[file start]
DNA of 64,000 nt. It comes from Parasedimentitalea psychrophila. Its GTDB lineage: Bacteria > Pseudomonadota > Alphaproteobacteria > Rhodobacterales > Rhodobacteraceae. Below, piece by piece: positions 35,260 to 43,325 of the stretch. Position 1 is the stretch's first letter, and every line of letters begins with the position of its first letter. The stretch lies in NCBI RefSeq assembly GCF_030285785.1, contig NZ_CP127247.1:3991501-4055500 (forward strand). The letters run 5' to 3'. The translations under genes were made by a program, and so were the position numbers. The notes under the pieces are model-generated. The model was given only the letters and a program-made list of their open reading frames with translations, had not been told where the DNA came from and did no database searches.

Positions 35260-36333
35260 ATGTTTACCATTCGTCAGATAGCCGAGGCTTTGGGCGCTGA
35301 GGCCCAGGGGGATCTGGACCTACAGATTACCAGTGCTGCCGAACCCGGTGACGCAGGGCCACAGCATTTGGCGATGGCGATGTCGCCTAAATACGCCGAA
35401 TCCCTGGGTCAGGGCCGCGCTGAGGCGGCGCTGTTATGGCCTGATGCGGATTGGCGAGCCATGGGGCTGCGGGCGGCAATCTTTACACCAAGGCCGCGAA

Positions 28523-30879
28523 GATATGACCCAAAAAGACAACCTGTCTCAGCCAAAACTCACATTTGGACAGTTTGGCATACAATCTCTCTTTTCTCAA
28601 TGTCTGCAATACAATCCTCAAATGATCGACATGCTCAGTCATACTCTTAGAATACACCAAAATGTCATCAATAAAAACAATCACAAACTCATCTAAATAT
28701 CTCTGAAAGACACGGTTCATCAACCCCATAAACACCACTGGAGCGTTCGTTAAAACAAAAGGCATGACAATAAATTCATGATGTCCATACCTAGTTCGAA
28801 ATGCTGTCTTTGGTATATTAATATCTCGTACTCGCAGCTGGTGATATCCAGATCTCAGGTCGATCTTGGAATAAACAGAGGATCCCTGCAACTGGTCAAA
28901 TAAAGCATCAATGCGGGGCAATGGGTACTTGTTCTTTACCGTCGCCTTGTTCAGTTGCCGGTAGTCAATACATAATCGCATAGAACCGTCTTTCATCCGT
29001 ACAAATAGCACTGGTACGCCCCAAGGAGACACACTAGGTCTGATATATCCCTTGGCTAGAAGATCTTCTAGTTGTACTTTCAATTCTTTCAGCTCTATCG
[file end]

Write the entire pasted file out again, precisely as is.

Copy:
DNA of 64,000 nt. It comes from Parasedimentitalea psychrophila. Its GTDB lineage: Bacteria > Pseudomonadota > Alphaproteobacteria > Rhodobacterales > Rhodobacteraceae. Below, piece by piece: positions 35,260 to 43,325 of the stretch. Position 1 is the stretch's first letter, and every line of letters begins with the position of its first letter. The stretch lies in NCBI RefSeq assembly GCF_030285785.1, contig NZ_CP127247.1:3991501-4055500 (forward strand). The letters run 5' to 3'. The translations under genes were made by a program, and so were the position numbers. The notes under the pieces are model-generated. The model was given only the letters and a program-made list of their open reading frames with translations, had not been told where the DNA came from and did no database searches.

Positions 35260-36333
35260 ATGTTTACCATTCGTCAGATAGCCGAGGCTTTGGGCGCTGA
35301 GGCCCAGGGGGATCTGGACCTACAGATTACCAGTGCTGCCGAACCCGGTGACGCAGGGCCACAGCATTTGGCGATGGCGATGTCGCCTAAATACGCCGAA
35401 TCCCTGGGTCAGGGCCGCGCTGAGGCGGCGCTGTTATGGCCTGATGCGGATTGGCGAGCCATGGGGCTGCGGGCGGCAATCTTTACACCAAGGCCGCGAA

Positions 28523-30879
28523 GATATGACCCAAAAAGACAACCTGTCTCAGCCAAAACTCACATTTGGACAGTTTGGCATACAATCTCTCTTTTCTCAA
28601 TGTCTGCAATACAATCCTCAAATGATCGACATGCTCAGTCATACTCTTAGAATACACCAAAATGTCATCAATAAAAACAATCACAAACTCATCTAAATAT
28701 CTCTGAAAGACACGGTTCATCAACCCCATAAACACCACTGGAGCGTTCGTTAAAACAAAAGGCATGACAATAAATTCATGATGTCCATACCTAGTTCGAA
28801 ATGCTGTCTTTGGTATATTAATATCTCGTACTCGCAGCTGGTGATATCCAGATCTCAGGTCGATCTTGGAATAAACAGAGGATCCCTGCAACTGGTCAAA
28901 TAAAGCATCAATGCGGGGCAATGGGTACTTGTTCTTTACCGTCGCCTTGTTCAGTTGCCGGTAGTCAATACATAATCGCATAGAACCGTCTTTCATCCGT
29001 ACAAATAGCACTGGTACGCCCCAAGGAGACACACTAGGTCTGATATATCCCTTGGCTAGAAGATCTTCTAGTTGTACTTTCAATTCTTTCAGCTCTATCG